|Who is it?||Roman emperor|
|Birth Place||Lyon, Ancient Roman|
|Died On||13 October 54 AD (age 63)\nRome, Italy|
|Reign||24 January 41 – 13 October 54 (13 years)|
|Burial||Mausoleum of Augustus|
|Spouse||Plautia Urgulanilla Aelia Paetina Valeria Messalina Agrippina the Younger (niece)|
|Issue||Claudius Drusus Claudia Antonia Claudia Octavia Britannicus Nero (adoptive)|
|Full name||Full name (at birth) Tiberius Claudius Drusus (later) Tiberius Claudius Nero Germanicus (by death) Ti. Claudius Caesar Augustus Germanicus (at birth) Tiberius Claudius Drusus (later) Tiberius Claudius Nero Germanicus (by death) Ti. Claudius Caesar Augustus Germanicus|
|Father||Nero Claudius Drusus|
|Religion||ancient Roman religion|
If you accept these proposals, Conscript Fathers, say so at once and simply, in accordance with your convictions. If you do not accept them, find alternatives, but do so here and now; or if you wish to take time for consideration, take it, provided you do not forget that you must be ready to pronounce your opinion whenever you may be summoned to meet. It ill befits the dignity of the Senate that the consul designate should repeat the phrases of the consuls word for word as his opinion, and that every one else should merely say 'I approve', and that then, after leaving, the assembly should announce 'We debated'.
Modern assessments of his health have changed several times in the past century. Prior to World War II, infantile paralysis (or polio) was widely accepted as the cause. This is the diagnosis used in Robert Graves' Claudius novels, first published in the 1930s. Polio does not explain many of the described symptoms, however, and a more recent theory implicates cerebral palsy as the cause, as outlined by Ernestine Leon. Tourette syndrome has also been considered a possibility.
Soon after (possibly in 28), Claudius married Aelia Paetina, a relative of Sejanus, if not Sejanus's adoptive sister. During their marriage, Claudius and Paetina had a daughter, Claudia Antonia. He later divorced her after the marriage became a political liability, although Leon (1948) suggests it may have been due to emotional and mental abuse by Paetina.
Claudius organised a performance of the Secular Games, marking the 800th anniversary of the founding of Rome. Augustus had performed the same games less than a century prior. Augustus' excuse was that the interval for the games was 110 years, not 100, but his date actually did not qualify under either reasoning. Claudius also presented naval battles to mark the attempted draining of the Fucine Lake, as well as many other public games and shows.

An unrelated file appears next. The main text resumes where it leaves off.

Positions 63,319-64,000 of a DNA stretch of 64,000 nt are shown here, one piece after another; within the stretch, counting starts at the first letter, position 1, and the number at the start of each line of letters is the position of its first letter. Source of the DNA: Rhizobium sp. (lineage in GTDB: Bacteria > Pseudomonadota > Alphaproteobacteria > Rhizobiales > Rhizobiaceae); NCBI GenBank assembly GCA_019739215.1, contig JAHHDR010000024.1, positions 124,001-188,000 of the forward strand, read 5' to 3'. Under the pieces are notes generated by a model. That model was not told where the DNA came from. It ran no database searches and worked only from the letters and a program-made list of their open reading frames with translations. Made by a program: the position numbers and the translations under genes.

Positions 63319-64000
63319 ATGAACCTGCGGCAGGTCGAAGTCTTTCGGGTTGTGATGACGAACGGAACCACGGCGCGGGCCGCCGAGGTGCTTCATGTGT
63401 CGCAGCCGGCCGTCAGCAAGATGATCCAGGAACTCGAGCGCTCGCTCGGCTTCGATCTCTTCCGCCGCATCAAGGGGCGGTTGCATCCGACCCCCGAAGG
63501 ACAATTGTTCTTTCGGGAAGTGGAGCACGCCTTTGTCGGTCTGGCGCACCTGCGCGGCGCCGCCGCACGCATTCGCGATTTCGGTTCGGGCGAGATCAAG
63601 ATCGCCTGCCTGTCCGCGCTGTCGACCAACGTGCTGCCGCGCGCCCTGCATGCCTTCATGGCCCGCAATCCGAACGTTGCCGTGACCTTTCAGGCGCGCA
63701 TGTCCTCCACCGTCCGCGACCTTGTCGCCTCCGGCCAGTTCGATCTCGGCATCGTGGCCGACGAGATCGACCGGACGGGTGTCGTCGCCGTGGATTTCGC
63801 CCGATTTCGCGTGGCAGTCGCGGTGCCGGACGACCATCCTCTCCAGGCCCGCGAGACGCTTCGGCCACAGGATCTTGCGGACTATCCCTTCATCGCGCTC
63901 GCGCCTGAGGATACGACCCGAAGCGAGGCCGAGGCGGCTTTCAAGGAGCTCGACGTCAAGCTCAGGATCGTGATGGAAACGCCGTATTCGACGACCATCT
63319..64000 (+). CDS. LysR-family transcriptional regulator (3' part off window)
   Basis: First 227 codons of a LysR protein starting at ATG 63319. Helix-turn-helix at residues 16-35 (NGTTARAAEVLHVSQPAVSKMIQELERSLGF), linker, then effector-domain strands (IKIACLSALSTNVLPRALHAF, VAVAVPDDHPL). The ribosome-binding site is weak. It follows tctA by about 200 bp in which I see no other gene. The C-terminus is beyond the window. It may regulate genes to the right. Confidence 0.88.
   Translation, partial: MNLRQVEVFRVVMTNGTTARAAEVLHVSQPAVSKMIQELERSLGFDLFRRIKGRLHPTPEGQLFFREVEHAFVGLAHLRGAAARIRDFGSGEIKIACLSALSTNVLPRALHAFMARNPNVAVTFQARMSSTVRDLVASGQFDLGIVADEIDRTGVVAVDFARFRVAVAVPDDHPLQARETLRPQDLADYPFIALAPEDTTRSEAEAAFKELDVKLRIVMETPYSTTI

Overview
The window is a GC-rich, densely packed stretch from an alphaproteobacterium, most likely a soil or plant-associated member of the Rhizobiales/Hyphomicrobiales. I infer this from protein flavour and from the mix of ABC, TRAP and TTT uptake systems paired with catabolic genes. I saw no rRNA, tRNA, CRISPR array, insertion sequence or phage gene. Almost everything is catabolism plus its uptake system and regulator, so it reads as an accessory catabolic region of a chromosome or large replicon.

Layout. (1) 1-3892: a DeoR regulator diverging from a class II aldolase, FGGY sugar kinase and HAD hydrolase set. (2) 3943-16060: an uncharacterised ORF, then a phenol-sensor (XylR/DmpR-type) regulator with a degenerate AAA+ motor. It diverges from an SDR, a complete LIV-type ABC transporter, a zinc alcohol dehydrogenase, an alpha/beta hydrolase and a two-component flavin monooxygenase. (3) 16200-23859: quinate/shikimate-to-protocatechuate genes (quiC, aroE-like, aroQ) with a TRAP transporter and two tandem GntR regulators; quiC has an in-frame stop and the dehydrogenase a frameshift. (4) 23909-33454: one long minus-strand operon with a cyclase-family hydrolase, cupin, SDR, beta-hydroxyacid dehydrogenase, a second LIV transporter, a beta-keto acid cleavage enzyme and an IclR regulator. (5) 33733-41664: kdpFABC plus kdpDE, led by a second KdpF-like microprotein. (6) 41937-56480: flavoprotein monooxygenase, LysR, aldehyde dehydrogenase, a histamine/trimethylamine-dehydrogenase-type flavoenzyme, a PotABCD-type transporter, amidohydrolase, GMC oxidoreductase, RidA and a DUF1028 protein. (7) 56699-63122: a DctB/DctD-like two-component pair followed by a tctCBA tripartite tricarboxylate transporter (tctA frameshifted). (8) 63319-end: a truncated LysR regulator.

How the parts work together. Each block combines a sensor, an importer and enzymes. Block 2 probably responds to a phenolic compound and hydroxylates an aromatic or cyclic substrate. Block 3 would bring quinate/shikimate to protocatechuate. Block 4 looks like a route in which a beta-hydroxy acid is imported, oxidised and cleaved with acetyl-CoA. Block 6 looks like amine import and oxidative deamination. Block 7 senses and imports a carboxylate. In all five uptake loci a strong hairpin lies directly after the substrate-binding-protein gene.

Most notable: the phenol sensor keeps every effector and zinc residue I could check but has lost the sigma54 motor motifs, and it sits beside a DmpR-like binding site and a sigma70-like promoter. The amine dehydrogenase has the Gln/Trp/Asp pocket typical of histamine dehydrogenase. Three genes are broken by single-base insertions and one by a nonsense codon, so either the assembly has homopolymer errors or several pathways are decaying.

However, as the Flavians became established, they needed to emphasize their own credentials more, and their references to Claudius ceased. Instead, he was lumped with the other emperors of the fallen dynasty. His state cult in Rome probably continued until the abolition of all such cults of dead Emperors by Maximinus Thrax in 237–238. The Feriale Duranum, probably identical to the festival calendars of every regular army unit, assigns him a sacrifice of a steer on his birthday, the Kalends of August. And such commemoration (and consequent feasting) probably continued until the Christianization and disintegration of the army in the late 4th century.
Agrippina had sent away Narcissus shortly before Claudius' death, and now murdered the freedman. The last act of this secretary of letters was to burn all of Claudius' correspondence — most likely so it could not be used against him and others in an already hostile new regime. Thus Claudius' private words about his own policies and motives were lost to history. Just as Claudius had criticized his predecessors in official edicts (see below), Nero often criticized the deceased Emperor and many of Claudius' laws and edicts were disregarded under the reasoning that he was too stupid and senile to have meant them.
The last part of Claudius' plan was to increase the amount of arable land in Italy. This was to be achieved by draining the Fucine lake, which would have the added benefit of making the nearby river navigable year-round. A tunnel was dug through the lake bed, but the plan was a failure. The tunnel was crooked and not large enough to carry the water, which caused it to back up when opened. The resultant flood washed out a large gladiatorial exhibition held to commemorate the opening, causing Claudius to run for his life along with the other spectators. The draining of the lake continued to present a Problem well into the Middle Ages. It was finally achieved by the Prince Torlonia in the 19th century, producing over 160,000 acres (650 km) of new arable land. He expanded the Claudian tunnel to three times its original size.